The Pembrokeshire Coast National Park is Britain's only truly coastal national park. Rimmed by a spectacular waterscape of rugged cliffs, sandy beaches and wooded estuaries, the land rises to wild inland hills. This environment is a place of sanctuary for wildlife who share the landscape that has been shaped by many people over the centuries. Tombs and castles, crosses and cottages, quarries and quays are all reminders of man's endeavours, which remains a working landscape.
The Pembrokeshire Coast National Park is one of the smallest National Parks in England and Wales. Predominantly coastal, it includes several offshore islands which are of international importance in respect of their seabird and seal populations. The largest islands are Skomer, Skokholm, Ramsey, Grasholm and Caldey and these add to the character of the coast.
The coastline is varied and ranks amongst some of the most beautiful in Europe. High cliffs, long stretches of open beaches, sheltered coves and harbours intermingle with mud flats and dunes. Inland the landscape is equally interesting with the broad waters of Milford Haven contrasting with the wooded slopes of the Gwaun Valley. To complete the picture the Preseli Hills in the northern sector of the park offer windswept moorland hills with superb views. Great stones were quarried from these hills and transported to Wiltshire - where Stonehenge reminds us of man's ingenuity.
Like much of Wales the Celtic culture is an important aspect of life in Pembrokeshire with Welsh spoken in many communities especially in the northern part of the Park. Stone walls rather than hedgerows provide texture to the landscape and the rolling countryside outside of the Park's boundaries does little to diminish the overall beauty of the area.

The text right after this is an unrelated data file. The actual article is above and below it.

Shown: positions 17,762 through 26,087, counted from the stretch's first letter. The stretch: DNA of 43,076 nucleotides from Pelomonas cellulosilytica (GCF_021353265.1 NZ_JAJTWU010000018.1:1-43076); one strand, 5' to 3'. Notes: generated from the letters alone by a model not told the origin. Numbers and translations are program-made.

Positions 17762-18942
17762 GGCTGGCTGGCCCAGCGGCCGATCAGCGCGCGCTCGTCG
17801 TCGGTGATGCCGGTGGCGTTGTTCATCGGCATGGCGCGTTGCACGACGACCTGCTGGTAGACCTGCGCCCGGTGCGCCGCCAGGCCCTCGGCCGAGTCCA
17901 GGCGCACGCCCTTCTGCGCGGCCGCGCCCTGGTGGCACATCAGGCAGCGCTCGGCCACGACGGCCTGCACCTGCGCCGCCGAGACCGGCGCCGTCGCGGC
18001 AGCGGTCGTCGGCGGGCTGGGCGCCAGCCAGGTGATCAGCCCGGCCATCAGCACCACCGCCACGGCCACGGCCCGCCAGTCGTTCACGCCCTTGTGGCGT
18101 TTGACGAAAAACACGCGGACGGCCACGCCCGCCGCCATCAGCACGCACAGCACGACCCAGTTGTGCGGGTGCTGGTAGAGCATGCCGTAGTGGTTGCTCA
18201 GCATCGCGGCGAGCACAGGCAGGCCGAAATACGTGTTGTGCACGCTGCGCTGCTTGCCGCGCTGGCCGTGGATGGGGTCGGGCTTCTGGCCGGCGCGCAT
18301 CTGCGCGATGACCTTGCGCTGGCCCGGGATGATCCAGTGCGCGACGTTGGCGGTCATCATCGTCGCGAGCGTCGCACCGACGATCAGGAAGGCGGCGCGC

One of the highlights is Wales' first long-distance footpath - the Pembrokeshire Coast Path National Trail - which wends its way from Amroth in the south to St Dogmaels in the north. Some 186 miles (299 km) in length it includes some spectacular coastal scenery and seascapes. First opened in 1970, most of the route lies within the Pembrokeshire Coast National Park and the National Park Authority maintains the path with financial assistance from the Countryside Council for Wales and the European Union.
The entire route of the Pembrokeshire Coast Path is a superb challenge to the walker, especially when the 35,000 feet of ascent and descent are taken into account! However those with less energy can opt to enjoy shorter sections perhaps combining an inland section of footpath to construct a circular walk.
Luckily Pembrokeshire is devoid of large urban areas and areas where commerce has infringed on the landscape, such as near Milford Haven, are excluded from the National Park. One of the "gems" is Britain's smallest city - St Davids - where a beautiful cathedral dating from the 12th century is well worth a visit. Elsewhere there are constant reminders of our heritage with Iron Age forts, medieval castles and many other items all reminding us of the people that occupied this land.
For more information on this area visit the
official web site for Pembrokeshire Coast
Regional Walking Guides
A full list of "Where to Walk" Walking Guides can be found at List of Regional Walking Guides.
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